2021 was a strange year. And I cannot blame it all on COVID either. Having been made redundant and then moving on within a week into a job where I ended up essentially feeling worthless, had a big impact on my professional psyche. And all this was a little over a year since I’d started […]Keep Reading
My Blog Posts
Patient Journey Mapping allows an organisation to reconfigure their resourcing and approach to care, based on the experience of the patient, documented through the patient’s perspective. Not only is it a useful tool to promote better health care outcomes, it is also a powerful approach and mode of thinking that enable staff to uncover opportunities for improvement and innovation within their own work context.
This paper discusses the concept of the patient experience in health care and how journey mapping can be applied within a difficult, complex and ever-changing environment to improve efficiency, effectiveness and accuracy of care delivery.Keep Reading
The following is an adaption of a presentation to fifty Master of Public Health students at Melbourne University. It includes all slides, videos and a rough transcript. It took around an hour, followed by thirty minutes of questions.Keep Reading
The following article has been submitted as part of a collection of stories from Global Shapers about their views of Digital Health in 2030. The full collection is being collated and submitted to the World Economic Forum. For the last few days I felt dizzy and fatigued. At night, I get cold sweats and feel […]Keep Reading
I recently spent two days attending the Australian Biotech Investment Conference, enticed by the opportunity to present Health Delivered in one of the “early stage” company spotlights. As the final speaker, I chose to attend both days, so I could learn what was important in the eyes of the audience and try to tailor my message to their interests.Keep Reading
I get asked that question a lot. Over my career, I’ve found it harder and harder to describe in a few short sentences what I do because the various titles come with so many preconceived notions and usually don’t give the role justice. After work a couple of weeks ago, we were at the bar […]Keep Reading
Three years ago I made the conscious decision to move to Melbourne and start a career in some kind of creative work. I had a Masters degree in Visual Communication, a smattering of internationally published work and clients but no real understanding of the world I was getting myself into. Creative fields, particularly design, are competitive at the best of times but that is magnified in a place like Melbourne, where so many people are vying for so few places. I quickly learned that the functional role of a designer was not for me — I didn’t work fast enough, I wasn’t that technically skilled and my conceptual thinking didn’t translate onto the screen. Most importantly, I felt no passion for the trade I was trained in; I knew the value of good design but I wasn’t the one to deliver it.Keep Reading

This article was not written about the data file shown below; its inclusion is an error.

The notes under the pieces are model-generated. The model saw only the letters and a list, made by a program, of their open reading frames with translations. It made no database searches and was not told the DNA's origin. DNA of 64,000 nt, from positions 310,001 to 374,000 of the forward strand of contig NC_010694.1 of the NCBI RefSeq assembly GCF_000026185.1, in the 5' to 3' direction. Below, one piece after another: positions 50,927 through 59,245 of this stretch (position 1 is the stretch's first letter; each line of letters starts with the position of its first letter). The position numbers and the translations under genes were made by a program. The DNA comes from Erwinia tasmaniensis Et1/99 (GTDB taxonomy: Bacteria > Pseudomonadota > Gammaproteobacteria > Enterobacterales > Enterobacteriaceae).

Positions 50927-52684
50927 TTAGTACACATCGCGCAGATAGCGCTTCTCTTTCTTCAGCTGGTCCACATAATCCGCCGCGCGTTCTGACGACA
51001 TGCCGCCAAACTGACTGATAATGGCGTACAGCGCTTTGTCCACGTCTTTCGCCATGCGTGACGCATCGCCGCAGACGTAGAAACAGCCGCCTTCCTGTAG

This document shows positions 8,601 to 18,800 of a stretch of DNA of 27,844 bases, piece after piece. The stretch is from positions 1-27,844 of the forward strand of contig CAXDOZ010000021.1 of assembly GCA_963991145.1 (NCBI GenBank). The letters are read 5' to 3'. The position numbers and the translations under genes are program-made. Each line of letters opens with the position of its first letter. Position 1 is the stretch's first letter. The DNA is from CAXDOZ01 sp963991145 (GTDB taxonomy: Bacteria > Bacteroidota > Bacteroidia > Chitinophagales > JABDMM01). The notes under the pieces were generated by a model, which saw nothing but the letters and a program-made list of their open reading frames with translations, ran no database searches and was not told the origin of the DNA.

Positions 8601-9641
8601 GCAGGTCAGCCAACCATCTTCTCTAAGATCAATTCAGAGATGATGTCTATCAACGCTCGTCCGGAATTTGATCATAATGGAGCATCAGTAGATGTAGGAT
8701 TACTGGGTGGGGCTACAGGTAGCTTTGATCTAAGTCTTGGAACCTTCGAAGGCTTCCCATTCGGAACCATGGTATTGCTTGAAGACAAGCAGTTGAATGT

Few Australians would be aware of Derek Jeter and his long and illustrious baseball career. But almost all of us would be aware of the New York Yankees, probably the biggest sporting team brand in the world (save for maybe Manchester United). Jeter has been the face of the Yankees for 20 seasons and is set to retire at the end of this one. Nike has paid tribute to the shortstop and in doing so, aligned itself with the population of New York and the wider sports community.
Bottled drinks of all varieties are often the topic of conversation, especially in sustainability circles. Whatever your feelings are about our mass consumption and the effects of plastic pollution on the planet, plastic bottles are currently a necessary evil. And at the top of it all is the humble bottle cap (pun absolutely intended). However, brands are starting to think about new ways to utilise the bottle cap to educate us, connect us and give us more reasons to keep reusing their products.
A recent University of Queensland study has illustrated just how prevalent alcohol brands are on social media, and how their marketing strategies are reaching consumers in an environment far less regulated than traditional advertising. Using follower insights, brands are able to push messages at times most relevant to viewers inviting them to interact directly with the brand. But are these practices breaking regulations or are they a simple evolution of the advertising landscape?
Seth Godin is a very highly regarded author in the business and marketing world. His well-known book, All Marketers Are Liars: The Underground Classic That Explains How Marketing Really Works — and Why Authenticity Is the Best Marketing of All often receives rave reviews. Even the title poses an interesting question in my mind: is it acceptable to ‘deceive’ an audience to prove a point, especially one that leads to a better, socially focused outcome?
Earlier this year, Skype launched the Stay Together Campaign: an online call to action for real people to share their stories about how Skype lets them stay in contact. As is always the case with ‘real’ stories, the emotions runs high, even in the over produced world of made-for-Internet video. Campaigns of this nature frequently run the fine line between emotional resonance and too heavy handed, but Skype’s fourth installment packs a punch.